You walk into a pub. Your choice at the bar is either a pint of Carling or a Kronenbourg (it’s a bit of a rubbish pub I’ll admit!). How long it’s going to take you to drink that pint may depend not on how much you like the lager you choose, but on the shape of the glass you drink it from, according to a new study from The University of Bristol. The ample curves of one glass leads you to believe that the halfway mark of your beer is lower than it actually is, and makes you drink faster to reach that point. The straight-up-and-down of the other makes this judgement by your brain much better – reducing your drinking speed by, on average, 60%. So next time you want to spend more time in the pub nursing that pint (or a longer time to the next round if you’re buying!), make sure your lager comes in the straightest-sided glass possible!
Straight up from the Study:
The study itself investigated how glass shapes, which lead to a perception bias of the halfway mark, are associated with more rapid drinking. The research consisted of two tests, of which one accounted for the time required to drink the same volume of lager from curved and straight glasses, and the other observed the differences in perception of the halfway point of each glass.
It turns out that, rather than taking bigger sips, the participants just drank at a more rapid rate from the curved glass, in comparison to the straight glass. Researchers suggested that this was because participants thought that the halfway point was lower in a curved glass, and in order to finish the drink in a set time, they reached the actual (but not the perceived) half way point faster, which lead to them finishing their drink faster than those drinking from a straight glass, since they can more accurately estimate the halfway point. However, researchers warn that there is only a moderate association between underestimation of halfway point and drinking rate. The correlation was only observed for larger volumes (the glasses that were given only half-full did not show the same relationship) and only with alcoholic drinks (tested against time taken to drink lemonade, which was not dependent on glass shape).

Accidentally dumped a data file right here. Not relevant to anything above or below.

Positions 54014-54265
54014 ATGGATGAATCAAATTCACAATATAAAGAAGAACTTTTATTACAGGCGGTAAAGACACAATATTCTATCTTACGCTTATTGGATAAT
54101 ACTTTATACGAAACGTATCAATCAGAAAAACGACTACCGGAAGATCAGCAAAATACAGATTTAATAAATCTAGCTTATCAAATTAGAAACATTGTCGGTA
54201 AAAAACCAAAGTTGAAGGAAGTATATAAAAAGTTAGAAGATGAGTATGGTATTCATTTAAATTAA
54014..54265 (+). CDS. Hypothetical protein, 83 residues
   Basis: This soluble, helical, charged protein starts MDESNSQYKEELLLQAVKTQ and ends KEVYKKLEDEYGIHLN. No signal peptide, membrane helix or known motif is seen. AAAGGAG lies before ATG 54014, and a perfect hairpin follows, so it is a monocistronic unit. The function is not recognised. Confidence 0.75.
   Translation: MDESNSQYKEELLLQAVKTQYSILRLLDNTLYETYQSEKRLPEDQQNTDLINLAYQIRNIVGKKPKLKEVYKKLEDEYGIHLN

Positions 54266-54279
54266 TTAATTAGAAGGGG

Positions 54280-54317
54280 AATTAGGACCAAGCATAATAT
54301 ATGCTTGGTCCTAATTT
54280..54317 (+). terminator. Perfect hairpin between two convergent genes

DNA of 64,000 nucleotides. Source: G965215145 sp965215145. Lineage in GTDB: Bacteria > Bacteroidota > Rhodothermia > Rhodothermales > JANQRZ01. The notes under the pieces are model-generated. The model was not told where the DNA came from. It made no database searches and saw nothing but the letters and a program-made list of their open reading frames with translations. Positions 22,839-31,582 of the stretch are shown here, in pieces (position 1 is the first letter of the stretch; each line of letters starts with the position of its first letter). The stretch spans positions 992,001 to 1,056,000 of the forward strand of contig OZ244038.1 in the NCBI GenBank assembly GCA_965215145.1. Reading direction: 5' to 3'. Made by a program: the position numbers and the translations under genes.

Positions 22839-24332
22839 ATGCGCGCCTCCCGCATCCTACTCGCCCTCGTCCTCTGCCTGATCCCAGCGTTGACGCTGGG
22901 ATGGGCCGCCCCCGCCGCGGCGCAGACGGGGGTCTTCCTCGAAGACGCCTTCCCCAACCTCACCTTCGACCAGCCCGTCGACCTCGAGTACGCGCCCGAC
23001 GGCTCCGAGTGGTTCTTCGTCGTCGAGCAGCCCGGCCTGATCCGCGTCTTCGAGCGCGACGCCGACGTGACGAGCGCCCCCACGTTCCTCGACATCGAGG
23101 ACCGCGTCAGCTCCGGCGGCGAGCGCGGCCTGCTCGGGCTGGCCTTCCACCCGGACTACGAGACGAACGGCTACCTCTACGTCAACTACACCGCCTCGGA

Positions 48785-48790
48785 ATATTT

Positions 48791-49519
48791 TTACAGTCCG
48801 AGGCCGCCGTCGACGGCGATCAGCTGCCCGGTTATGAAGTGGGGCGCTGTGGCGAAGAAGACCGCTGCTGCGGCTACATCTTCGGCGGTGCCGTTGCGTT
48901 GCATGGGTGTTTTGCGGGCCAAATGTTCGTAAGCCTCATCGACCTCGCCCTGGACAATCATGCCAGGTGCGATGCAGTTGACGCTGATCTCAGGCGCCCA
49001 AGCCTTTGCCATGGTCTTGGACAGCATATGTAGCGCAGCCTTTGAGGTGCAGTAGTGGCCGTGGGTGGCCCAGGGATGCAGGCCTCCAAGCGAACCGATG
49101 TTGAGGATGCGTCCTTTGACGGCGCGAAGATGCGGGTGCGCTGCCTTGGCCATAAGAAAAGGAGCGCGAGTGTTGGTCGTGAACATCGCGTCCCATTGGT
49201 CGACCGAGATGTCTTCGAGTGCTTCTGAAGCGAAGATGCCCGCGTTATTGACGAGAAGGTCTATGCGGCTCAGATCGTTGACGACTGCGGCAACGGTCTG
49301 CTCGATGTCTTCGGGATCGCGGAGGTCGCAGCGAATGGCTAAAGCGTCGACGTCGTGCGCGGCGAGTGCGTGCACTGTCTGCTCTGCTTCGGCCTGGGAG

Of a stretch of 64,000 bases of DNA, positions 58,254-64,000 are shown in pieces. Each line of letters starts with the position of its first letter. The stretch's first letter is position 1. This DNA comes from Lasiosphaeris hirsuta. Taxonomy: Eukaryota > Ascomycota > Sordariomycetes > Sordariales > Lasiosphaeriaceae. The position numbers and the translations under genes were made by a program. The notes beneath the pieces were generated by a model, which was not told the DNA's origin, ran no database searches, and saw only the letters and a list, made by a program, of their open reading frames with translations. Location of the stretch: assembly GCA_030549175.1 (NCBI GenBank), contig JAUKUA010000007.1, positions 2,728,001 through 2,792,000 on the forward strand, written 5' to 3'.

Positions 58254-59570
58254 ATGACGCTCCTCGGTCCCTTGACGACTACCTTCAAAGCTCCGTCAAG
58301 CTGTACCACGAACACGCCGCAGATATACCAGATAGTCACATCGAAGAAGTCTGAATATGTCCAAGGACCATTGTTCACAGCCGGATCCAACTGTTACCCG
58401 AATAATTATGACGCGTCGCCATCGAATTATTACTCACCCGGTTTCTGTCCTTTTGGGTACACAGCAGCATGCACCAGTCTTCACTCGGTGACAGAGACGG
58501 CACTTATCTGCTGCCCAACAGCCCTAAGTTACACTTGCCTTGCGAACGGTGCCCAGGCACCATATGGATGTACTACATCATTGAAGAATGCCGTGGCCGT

Researchers warn that there are important limitations to the study: the experiment was not conducted in a social situation and it is unknown whether the presence of company when drinking will affect the drinking rate, as well as the appearance of the drink and the shape of the glass in which the drink is presented.
To see the full study, click here.